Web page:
For around a decade of his life until 1803, the renowned English philosopher and reformer, Jeremy Bentham (1748-1832) lobbied the British government to build a 'panopticon' prison of his design. Bentham had envisaged an 'Inspection House'-a circular building with the prisoners' cells arranged around the outer wall and an inspection tower at the centre, from which the prison inspector could look into the cells at any time, though the inmates would be unable to see the inspector. The prisoners would have to assume that they were being watched, and Bentham expected that they would thus modify their behaviour in a positive manner in order to avoid the additional punishment which would inevitably follow for breaching the prison's discipline.
The failure of the panopticon scheme was a crushing blow and the greatest disappointment of Bentham's life. No prison which adhered to Bentham's design has ever been built, and Panopticon Pandemonium sees the construction-virtually-of a working panopticon for the first time. The player, assisted by Bentham himself, acts as governor of the prison and has to balance economies of the social benefits of Bentham's vision-happiness, rehabilitation, work-against the functions of discipline, punishment, and surveillance, while also ensuring that their panopticon is orderly and profitable. These conflicting functions, rooted in Bentham's writings, are realised as game mechanics with the player managing economies of work and nutrition, the recruitment and deployment of staff, and reforming prisoners. Panopticon Pandemonium brings to life the complexities and ambiguities of Bentham's prison scheme.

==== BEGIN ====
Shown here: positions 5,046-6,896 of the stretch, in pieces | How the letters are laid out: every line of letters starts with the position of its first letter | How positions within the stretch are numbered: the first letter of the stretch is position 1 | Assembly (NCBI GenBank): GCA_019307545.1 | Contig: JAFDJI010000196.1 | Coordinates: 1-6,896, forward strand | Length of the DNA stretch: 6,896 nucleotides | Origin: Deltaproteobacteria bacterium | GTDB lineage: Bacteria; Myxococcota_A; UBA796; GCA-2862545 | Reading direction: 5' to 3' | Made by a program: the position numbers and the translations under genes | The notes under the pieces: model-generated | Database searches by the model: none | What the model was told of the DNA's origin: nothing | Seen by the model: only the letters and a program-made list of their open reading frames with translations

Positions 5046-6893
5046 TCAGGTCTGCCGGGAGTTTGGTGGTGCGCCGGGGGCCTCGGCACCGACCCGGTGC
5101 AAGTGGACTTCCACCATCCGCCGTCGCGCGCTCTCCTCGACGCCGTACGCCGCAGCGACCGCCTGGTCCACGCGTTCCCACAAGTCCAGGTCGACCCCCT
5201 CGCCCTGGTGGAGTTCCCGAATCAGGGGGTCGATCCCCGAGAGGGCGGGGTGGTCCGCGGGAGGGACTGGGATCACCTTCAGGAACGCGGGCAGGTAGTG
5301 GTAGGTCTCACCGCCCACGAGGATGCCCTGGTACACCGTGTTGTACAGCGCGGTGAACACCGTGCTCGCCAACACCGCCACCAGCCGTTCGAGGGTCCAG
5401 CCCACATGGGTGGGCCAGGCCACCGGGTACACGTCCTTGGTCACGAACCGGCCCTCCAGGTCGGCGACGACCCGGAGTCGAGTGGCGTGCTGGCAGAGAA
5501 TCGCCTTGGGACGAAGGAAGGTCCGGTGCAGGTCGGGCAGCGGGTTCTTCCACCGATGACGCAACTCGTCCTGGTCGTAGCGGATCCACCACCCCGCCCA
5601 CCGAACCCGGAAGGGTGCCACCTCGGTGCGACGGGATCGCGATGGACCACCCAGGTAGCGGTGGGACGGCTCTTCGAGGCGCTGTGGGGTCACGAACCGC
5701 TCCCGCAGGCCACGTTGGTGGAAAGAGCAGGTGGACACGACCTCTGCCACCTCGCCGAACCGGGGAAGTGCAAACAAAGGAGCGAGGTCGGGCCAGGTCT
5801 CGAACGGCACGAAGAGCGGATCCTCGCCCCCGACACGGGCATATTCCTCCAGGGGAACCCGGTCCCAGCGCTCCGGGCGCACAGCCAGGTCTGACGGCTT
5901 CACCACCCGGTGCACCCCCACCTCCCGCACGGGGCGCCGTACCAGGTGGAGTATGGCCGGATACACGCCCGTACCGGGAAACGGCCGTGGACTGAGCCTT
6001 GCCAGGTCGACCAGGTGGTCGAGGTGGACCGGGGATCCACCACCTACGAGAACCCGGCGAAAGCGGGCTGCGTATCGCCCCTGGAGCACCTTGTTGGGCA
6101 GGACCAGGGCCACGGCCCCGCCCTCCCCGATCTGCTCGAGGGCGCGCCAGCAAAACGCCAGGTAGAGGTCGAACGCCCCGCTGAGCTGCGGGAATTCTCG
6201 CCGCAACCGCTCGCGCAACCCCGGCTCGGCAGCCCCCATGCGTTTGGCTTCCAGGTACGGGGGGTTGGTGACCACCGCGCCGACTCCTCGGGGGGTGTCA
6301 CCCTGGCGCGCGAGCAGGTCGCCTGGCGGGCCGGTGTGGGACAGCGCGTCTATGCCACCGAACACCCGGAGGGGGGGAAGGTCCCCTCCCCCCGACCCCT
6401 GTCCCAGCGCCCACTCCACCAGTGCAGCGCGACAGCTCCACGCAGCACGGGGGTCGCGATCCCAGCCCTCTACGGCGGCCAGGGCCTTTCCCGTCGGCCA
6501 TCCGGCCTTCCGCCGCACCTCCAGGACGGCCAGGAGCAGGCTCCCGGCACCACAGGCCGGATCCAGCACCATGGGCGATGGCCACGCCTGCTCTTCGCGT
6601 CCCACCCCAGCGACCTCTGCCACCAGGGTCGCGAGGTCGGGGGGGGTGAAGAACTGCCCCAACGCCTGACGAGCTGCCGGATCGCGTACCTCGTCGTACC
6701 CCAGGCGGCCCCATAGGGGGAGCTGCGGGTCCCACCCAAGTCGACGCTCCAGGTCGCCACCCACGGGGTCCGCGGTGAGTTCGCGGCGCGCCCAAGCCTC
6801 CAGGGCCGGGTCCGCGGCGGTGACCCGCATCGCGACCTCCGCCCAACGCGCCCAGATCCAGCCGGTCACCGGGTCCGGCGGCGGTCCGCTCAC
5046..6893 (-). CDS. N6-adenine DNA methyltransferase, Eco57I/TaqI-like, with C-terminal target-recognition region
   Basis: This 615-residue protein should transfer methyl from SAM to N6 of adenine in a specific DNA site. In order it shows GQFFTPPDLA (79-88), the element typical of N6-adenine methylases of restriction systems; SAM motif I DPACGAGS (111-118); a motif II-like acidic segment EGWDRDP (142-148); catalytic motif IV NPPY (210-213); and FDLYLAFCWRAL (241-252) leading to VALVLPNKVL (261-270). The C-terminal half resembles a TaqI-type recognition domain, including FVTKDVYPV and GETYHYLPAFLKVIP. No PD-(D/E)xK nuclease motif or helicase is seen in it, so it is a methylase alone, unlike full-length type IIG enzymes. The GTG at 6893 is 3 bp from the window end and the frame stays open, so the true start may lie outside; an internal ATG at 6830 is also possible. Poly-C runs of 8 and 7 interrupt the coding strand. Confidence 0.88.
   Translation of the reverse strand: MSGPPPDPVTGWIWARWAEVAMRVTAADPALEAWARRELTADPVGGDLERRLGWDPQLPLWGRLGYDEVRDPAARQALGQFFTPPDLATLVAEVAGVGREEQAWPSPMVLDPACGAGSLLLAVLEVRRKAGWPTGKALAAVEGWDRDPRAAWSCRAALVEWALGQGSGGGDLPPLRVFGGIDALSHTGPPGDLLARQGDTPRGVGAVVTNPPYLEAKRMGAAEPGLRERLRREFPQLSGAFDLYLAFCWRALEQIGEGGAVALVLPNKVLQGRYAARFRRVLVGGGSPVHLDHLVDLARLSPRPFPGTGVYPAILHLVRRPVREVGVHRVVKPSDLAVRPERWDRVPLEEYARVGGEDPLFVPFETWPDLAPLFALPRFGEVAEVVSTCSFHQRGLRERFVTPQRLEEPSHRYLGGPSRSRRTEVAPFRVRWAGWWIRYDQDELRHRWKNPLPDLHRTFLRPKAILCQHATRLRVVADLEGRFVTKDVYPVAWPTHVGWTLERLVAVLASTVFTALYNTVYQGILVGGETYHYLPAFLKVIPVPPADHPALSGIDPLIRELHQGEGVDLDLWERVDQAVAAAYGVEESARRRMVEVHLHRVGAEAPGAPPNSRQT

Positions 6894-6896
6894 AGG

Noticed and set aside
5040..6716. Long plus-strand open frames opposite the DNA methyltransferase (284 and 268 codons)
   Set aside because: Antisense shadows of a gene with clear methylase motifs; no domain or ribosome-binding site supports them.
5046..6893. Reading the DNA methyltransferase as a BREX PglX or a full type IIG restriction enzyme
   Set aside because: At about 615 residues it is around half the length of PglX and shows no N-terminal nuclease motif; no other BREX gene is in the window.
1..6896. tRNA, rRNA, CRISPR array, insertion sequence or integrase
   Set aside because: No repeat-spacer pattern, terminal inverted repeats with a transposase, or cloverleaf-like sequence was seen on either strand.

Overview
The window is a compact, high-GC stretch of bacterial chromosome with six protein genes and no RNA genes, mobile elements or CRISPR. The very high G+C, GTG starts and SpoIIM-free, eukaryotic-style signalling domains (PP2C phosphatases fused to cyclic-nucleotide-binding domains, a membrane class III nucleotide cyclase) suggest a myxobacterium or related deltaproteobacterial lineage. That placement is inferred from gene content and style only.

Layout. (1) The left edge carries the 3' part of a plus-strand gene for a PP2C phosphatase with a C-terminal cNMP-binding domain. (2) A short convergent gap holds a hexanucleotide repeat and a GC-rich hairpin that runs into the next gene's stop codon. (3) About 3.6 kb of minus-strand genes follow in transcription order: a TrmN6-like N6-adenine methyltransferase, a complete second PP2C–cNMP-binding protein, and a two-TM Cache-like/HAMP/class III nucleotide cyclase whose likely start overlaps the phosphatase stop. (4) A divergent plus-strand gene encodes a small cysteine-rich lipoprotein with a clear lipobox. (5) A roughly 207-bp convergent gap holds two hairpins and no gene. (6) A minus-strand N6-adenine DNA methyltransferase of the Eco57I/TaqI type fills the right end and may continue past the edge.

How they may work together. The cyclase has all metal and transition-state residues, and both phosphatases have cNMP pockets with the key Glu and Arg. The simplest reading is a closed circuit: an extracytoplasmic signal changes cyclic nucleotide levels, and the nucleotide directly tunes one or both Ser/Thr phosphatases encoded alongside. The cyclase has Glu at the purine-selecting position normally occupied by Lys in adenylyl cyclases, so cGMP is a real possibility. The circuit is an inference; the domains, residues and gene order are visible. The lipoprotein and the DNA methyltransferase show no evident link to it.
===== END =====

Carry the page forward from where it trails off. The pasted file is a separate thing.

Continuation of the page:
Based in large part on Bentham's published works, and unpublished manuscripts being explored by volunteers for UCL's award-winning Transcribe Bentham initiative, Panopticon Pandemonium will provide players with fresh insights into one of the most controversial aspects of Bentham's thought.
Watch the launch trailer below
The development of Panopticon Pandemonium was funded by the UCL Grand Challenges Small Grant Activities scheme. It was developed by Duck Duck Zeus, in association with the UCL Bentham Project, DARE Collaborative, the UCL Knowledge Lab, and the UCL Centre for Digital Humanities. A press pack(PDF) is available to download.